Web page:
Two candidates in a tight three-way Assembly race to be settled today say that they are not being allowed to campaign in senior housing projects run by allies of Democratic Party Boss Vito Lopez — a courtesy that’s regularly extended to Lopez’s hand-picked candidate.
Both aspiring pols — Jesus Gonzalez and Deidra Towns — say that the Ridgewood Bushwick Senior Citizens Council, a Lopez-founded charity that manages several senior facilities in the district, has made it nearly impossible for them to meet constituents in those buildings.
Gonzalez, a Working Families Party candidate, called to schedule visits at senior buildings three times in the past month, only to be repeatedly rebuffed.
One Gonzalez canvasser was kicked out of a senior home at 1145 Gates Ave., and Gonzalez himself was booted out of the Roundtable Senior Center a block away after showing up during its lunch hour last Wednesday, less than one week before the election.
Minutes after nabbing Gonzalez and escorting him to her office, the center’s director Susan Bayo immediately called Ridgewood Bushwick CEO Christiana Fisher, who told her to show Gonzalez the door.
By coincidence or design, Fisher moonlights as Lopez’s campaign treasurer.
“It’s pretty obvious what’s going on,” said Gonzalez. “For too long, these seniors have only been exposed to few perspectives and machine politics.”
Good government groups call the practice “objectionable.”
“Seniors should not be walled off from the world for political reasons or any other,” said Common Cause’s Susan Lerner. “Seniors want company, they want to feel a part of current events.”
Blocking political opponents from visiting Ridgewood Bushwick sites dates back to new political protocols adopted in December, 2009, that require all candidates and public officials to schedule a visit with Fisher one week in advance. The rules also ban campaign materials from being distributed inside its sites.
A spokesman for Ridgewood Bushwick denied the notion that some candidates are allowed to skirt the protocols.
“RBSCC developed a policy that it abides by for ALL CANDIDATES running for elective office,” the spokesman, Edward McDonald, said in a statement.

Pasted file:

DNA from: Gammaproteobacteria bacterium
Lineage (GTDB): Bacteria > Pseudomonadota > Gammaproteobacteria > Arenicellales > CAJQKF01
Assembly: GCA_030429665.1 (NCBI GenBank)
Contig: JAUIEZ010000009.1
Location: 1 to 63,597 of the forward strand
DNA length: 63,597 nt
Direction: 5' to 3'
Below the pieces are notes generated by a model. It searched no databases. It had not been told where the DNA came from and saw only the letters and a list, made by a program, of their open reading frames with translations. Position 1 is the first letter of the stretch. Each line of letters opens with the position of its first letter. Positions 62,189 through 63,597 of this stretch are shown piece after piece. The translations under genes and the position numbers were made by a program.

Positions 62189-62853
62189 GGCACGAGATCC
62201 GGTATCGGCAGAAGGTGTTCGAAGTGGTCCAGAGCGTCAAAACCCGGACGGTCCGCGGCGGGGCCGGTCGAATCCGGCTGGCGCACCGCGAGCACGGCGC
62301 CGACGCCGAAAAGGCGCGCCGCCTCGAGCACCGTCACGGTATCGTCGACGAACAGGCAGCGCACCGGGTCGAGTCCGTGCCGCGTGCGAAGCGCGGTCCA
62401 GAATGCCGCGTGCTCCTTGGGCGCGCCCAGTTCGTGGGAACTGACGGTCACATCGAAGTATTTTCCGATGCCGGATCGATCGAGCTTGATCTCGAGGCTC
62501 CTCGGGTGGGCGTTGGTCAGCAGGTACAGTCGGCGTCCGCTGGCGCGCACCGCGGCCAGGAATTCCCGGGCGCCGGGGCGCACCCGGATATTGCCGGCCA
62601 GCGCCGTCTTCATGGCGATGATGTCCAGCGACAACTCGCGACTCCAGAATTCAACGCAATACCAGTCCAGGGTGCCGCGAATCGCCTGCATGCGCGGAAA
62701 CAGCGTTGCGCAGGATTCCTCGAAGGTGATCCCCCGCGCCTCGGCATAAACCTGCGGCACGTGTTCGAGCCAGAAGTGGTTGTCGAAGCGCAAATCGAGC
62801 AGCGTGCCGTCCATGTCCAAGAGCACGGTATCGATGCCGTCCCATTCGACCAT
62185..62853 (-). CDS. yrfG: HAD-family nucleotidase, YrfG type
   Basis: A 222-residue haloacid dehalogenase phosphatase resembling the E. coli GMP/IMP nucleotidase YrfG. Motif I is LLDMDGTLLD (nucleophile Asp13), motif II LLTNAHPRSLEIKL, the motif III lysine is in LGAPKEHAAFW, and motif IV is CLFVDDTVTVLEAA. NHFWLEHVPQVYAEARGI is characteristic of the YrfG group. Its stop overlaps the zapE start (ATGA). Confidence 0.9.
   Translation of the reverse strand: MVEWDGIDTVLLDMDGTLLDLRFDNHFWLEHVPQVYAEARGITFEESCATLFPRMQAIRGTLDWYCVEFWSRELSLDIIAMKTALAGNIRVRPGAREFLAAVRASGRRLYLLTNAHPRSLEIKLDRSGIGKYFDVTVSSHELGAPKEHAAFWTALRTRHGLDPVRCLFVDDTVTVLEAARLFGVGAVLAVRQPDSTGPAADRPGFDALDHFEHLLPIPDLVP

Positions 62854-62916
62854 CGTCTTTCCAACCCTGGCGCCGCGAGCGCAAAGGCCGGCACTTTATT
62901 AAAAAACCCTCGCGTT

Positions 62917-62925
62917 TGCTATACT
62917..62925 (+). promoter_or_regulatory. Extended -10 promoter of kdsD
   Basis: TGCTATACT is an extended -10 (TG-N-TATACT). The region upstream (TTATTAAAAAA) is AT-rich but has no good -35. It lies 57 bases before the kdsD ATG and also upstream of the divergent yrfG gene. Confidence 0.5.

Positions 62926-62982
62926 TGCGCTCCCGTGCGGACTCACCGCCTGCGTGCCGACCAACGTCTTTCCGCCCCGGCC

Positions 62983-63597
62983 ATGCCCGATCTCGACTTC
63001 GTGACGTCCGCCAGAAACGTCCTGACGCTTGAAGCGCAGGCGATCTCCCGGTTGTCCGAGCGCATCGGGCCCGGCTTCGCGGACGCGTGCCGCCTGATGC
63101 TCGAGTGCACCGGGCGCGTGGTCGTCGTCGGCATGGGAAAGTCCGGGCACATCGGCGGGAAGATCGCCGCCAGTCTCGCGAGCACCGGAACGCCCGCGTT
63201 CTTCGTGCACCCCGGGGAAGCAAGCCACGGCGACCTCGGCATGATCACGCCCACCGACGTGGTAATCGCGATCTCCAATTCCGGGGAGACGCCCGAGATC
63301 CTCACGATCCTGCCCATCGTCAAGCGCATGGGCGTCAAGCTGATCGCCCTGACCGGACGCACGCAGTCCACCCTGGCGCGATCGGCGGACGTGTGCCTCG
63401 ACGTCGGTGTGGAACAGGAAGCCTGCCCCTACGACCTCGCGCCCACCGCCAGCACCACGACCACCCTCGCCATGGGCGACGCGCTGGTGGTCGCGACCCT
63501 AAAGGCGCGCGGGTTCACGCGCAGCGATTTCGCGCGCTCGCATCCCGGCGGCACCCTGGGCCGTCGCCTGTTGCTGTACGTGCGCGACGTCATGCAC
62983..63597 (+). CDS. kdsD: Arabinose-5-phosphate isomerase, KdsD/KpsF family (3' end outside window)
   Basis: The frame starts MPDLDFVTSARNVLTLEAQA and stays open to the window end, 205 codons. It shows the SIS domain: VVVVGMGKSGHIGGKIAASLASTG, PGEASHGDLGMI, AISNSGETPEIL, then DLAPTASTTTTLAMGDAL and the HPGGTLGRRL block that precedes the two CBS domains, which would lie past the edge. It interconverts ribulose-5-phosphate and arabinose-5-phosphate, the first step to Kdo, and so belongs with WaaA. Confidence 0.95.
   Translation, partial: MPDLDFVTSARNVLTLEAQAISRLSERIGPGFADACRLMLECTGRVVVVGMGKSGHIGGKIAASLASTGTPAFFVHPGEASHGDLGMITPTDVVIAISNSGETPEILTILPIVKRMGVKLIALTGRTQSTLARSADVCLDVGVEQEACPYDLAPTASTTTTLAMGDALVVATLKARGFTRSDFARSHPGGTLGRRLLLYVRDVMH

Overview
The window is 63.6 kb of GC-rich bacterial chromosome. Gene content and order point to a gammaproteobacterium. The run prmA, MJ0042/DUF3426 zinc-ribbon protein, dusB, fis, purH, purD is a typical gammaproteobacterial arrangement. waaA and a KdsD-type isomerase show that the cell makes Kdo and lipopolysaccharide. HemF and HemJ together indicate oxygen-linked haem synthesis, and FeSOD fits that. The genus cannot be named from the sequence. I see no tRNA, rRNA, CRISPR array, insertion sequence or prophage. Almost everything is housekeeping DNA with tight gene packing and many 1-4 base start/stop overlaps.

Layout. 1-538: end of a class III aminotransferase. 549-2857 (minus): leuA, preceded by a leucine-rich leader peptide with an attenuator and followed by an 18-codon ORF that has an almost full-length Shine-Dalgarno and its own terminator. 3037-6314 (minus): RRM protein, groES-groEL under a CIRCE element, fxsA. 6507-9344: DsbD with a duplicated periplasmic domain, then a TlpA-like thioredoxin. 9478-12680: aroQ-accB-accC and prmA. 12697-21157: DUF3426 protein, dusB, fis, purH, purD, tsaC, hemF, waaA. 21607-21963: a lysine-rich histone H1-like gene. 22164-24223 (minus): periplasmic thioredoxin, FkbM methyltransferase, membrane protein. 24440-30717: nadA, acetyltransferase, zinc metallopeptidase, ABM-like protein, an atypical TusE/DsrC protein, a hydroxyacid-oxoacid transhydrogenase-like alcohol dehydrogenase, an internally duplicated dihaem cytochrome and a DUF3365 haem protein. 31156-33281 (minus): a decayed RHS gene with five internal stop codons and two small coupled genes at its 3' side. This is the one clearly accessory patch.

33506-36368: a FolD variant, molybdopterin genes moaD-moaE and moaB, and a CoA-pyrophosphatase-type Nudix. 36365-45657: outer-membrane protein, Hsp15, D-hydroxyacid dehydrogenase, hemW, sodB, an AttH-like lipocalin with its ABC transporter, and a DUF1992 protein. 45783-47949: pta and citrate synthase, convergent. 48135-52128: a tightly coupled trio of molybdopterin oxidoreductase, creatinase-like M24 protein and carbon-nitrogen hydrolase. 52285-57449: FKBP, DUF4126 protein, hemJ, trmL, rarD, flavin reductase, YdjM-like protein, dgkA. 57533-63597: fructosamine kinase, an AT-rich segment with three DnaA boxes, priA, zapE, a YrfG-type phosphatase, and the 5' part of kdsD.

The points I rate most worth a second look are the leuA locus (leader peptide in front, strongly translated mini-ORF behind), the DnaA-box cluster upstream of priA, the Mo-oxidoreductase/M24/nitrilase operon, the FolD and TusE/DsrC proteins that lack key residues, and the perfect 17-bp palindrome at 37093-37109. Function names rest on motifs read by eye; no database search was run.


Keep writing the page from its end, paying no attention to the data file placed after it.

McDonald added that all three candidates have been blocked at various times for not following the protocol, though Rafael Espinal, who is backed by the Lopez machine, did gain entry to one building after requesting permission to campaign.
Espinal’s campaign manager Mike Olmeda said that his canvassers “probably” got into other senior housing buildings.
Towns once showed up at Roundtable on the invitation of a supporter who eats lunch there. But her campaign has had difficulty entering other buildings.
“In terms of the center being an open, welcoming environment to speak to seniors, it doesn’t work like that,” said Towns. “Staff at other senior centers are very welcoming, but Ridgewood Bushwick isn’t that way.”
Lopez built his political empire by providing housing and senior services to constituents through his charity and legislative gifts.
As a result, seniors have proven extremely loyal to Lopez and his allies.
Seniors typically vote in high numbers and nine polling sites in Lopez’s Bushwick district are located in Ridgewood Bushwick buildings.
Meanwhile, Lopez’s political opponents are stymied.
Councilwoman Diana Reyna (D–Bushwick), one of Lopez’s main rivals, has not been inside a Ridgewood Bushwick center since the 2009 election — even though her office has made have a dozen requests.
Fisher has either ignored or canceled all of Reyna’s invitations, according to a source familiar with the inquiries.
And two years ago, Reyna staffers even tried dropping off two turkeys for each facility during Thanksgiving — but the birds were refused because Fisher was not present at the site.
The councilwoman has not given any funding to the charity since 2009.
Reyna made formal complaints to the Department for the Aging about the issue, but the agency told her that they do not police senior centers. A spokesman for the agency said that each center implements its own policy regarding candidates.
One Brooklyn political operative says keeping opponents out of senior centers is shrewd political strategy.
“They’re hoarding votes like cattle,” said one source. “At the end of the day, what matter is that they only know Ridgewood Bushwick and nothing else.”